Judge hammer and gravel on US flag showing federal privacy law

Is a US Federal Privacy Law Finally on the Way? Proposed “American Data Privacy and Protection Act” Authored, Backed by Bipartisan Coalition

After a number of start-and-stop efforts, and an essential halt to the issue brought about by the Covid-19 pandemic and various other ensuing political issues, American lawmakers may once again be ready to seriously take up the idea of a federal privacy law.

The “American Data Privacy and Protection Act,” co-authored by a group of Republicans and Democrats from the Senate and House, has reportedly been circulating privately in draft form for at least several weeks. A report in Politico about the bill was quickly followed by publication of a discussion draft for public view.

Some of the key takeaways include pre-emption of most state laws, limited private right of action, required annual assessments of algorithms and restrictions on targeted advertising. The draft bill has a number of hurdles to clear, however, not the least of which is entrenched resistance from other members of Congress that are regularly involved in federal privacy issues.

US looks to establish first federal privacy law after nearly a half-decade of debate

Serious discussion of a federal privacy law has been going on since 2018, when members of both sides of the aisle in Congress committed to developing a bipartisan bill in the wake of California’s adoption of its own privacy regulations. Roughly a year of missed deadlines followed before several competing bills were introduced; then the Covid-19 pandemic hit in early 2020, and seemed to sideline the issue for an extended period of time.

This new federal privacy law proposal would apply its full slate of regulation to companies that have earned annual revenues of $41 million over the prior three years, that collect or process the data of over 100,000 people in a year (minus payment processing and certain exceptions for customer requests), or make more than half their revenue from transferring covered data.

Certain exemptions are made for small- and medium-sized businesses that do not meet these thresholds but “collect, process or transfer” covered data. There are also some special rules for “Large Data Holders,” entities with annual revenues of $250 million and that transfer the data of five million people (or the sensitive data of just 100,000).

On the subject of covered data, the “sensitive” category includes much of the personal information that is expected to receive special handling: Social Security and passport numbers, biometrics, health information, financial information, geolocation and so on. It also includes demographic categories that generally receive special treatment from privacy regulations: race and ethnicity, religious belief, sexual orientation and union membership. Explicit pictures of individuals are also covered by this category, including “undergarment-clad private areas,” as well as information about what individuals are watching on television or streaming media services.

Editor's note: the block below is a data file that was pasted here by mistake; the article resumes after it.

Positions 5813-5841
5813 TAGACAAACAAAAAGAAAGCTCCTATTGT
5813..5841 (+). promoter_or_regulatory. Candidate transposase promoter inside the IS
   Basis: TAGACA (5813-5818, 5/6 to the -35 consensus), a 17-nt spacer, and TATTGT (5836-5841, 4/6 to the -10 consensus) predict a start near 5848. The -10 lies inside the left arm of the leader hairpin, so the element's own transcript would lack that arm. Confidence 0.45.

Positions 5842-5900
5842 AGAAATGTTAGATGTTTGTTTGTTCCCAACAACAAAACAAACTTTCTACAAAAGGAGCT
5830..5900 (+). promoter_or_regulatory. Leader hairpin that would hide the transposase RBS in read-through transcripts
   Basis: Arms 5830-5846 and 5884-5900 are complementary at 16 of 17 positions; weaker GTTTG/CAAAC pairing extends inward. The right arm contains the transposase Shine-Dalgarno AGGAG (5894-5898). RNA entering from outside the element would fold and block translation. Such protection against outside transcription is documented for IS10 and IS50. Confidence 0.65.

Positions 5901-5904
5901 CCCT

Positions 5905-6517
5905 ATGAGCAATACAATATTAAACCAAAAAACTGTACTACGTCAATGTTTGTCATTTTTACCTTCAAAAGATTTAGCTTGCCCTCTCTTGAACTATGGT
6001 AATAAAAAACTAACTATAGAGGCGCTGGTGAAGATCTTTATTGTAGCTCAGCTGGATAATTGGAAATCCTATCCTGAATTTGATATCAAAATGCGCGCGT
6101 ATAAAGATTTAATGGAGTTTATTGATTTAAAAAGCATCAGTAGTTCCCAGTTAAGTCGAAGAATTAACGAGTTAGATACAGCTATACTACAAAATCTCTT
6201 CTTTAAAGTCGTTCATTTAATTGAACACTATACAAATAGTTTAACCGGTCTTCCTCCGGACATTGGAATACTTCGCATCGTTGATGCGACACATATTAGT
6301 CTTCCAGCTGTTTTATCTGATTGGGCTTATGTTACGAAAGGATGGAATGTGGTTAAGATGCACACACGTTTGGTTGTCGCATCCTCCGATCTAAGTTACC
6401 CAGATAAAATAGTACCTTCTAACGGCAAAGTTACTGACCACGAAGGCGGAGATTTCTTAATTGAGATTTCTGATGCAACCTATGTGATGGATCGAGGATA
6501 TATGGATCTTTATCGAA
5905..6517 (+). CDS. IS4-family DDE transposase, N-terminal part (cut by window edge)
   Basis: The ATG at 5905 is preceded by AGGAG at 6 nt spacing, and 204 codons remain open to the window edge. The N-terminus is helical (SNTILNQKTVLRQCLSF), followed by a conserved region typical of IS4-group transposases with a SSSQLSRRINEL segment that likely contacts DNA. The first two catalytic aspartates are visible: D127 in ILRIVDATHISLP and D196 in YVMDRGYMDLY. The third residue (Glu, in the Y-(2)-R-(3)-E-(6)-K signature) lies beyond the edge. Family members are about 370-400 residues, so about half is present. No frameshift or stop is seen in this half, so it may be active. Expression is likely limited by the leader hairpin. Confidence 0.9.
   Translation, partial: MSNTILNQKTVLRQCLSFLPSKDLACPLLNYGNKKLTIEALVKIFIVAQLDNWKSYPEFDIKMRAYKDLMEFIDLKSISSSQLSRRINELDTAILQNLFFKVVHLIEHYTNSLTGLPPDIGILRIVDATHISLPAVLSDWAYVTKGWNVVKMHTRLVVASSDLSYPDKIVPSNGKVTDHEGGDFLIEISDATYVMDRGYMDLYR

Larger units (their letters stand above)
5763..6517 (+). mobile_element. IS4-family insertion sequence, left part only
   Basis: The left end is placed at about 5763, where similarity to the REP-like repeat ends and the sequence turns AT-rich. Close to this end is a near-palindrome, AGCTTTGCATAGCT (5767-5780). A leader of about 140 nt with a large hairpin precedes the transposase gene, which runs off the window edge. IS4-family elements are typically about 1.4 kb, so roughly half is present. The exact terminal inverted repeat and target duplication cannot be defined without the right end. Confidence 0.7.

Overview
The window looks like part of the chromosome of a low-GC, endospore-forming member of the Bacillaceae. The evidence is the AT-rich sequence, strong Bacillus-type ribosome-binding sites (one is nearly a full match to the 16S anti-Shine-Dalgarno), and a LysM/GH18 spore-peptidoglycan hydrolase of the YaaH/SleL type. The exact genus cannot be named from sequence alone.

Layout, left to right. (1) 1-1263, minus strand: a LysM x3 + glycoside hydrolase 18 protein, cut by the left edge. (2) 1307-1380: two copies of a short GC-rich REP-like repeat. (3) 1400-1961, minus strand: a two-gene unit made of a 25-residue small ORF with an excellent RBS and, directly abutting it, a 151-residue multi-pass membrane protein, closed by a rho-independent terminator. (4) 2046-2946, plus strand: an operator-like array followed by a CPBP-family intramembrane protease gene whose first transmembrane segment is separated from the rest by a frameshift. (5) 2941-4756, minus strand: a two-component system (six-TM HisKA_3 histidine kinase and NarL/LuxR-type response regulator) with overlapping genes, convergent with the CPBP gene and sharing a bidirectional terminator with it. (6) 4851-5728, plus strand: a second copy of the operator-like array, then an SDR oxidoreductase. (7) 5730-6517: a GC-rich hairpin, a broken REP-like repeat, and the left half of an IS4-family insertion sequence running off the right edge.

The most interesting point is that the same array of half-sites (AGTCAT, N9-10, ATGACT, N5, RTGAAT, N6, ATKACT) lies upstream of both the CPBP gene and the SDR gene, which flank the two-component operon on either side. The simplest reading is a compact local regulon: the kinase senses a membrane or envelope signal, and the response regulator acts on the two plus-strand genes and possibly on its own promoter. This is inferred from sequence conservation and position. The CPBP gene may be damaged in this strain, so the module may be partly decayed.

Rights established under the proposed federal privacy law

The bill’s first order of business is to establish data minimization requirements of “reasonably necessary, proportionate, and limited” collection of personal information. The Federal Trade Commission (FTC), which would ultimately be the enforcement body for federal privacy law, would be tasked with developing further guidance on this. There is also a “privacy by design” mandate, also for further development by the FTC, which requires special protections for users under the age of 17.

The bill also offers a right to data export (also subject to further guidance), right to withdraw or opt out of data transfer to third parties, and special restrictions on targeted advertising. Individuals must be offered the ability to opt out of targeted advertising before it occurs, and it is prohibited entirely when covered entities have reason to believe the subject is 17 or younger. Any covered data of users between the ages of 13 and 17 also cannot be transferred at all without express permission.

Third-party data collection and processing outfits will still be able to do business under the new federal privacy law, but with significant new restrictions. They must place an FTC-designed message on their sites and apps making clear they are a data collector, and if they collect information from more than 5,000 individuals annually they must register with the FTC and provide a public website that makes rights clear to data subjects. The FTC will also retain a public and searchable database of this type of business.

All covered entities will be required to appoint at least one privacy and data security officer, and “large” data holders are required to have a reporting structure that links these individuals directly to the top of the food chain. Companies in the “large” category will also be required to conduct biennial privacy impact assessments.

Can the federal privacy law proposal pass?

Though it has bipartisan support, that does not mean that everyone on either side of the aisle is ready to pass it.

Notable resistance from Democrats includes Senator Brian Schatz of Hawaii, who has already written a letter to Congress opposing the new federal privacy law, and Washington Senator and Commerce Chair Maria Cantwell, who has expressed reservations about enforcement loopholes and lack of consumer privacy protection in the draft.

There is also general Republican resistance to any bill that includes a private right of action, even one as limited as is described in this draft. This has been a firm line in the past for the U.S. Chamber of Commerce, which has the ears of many Republican members of Congress.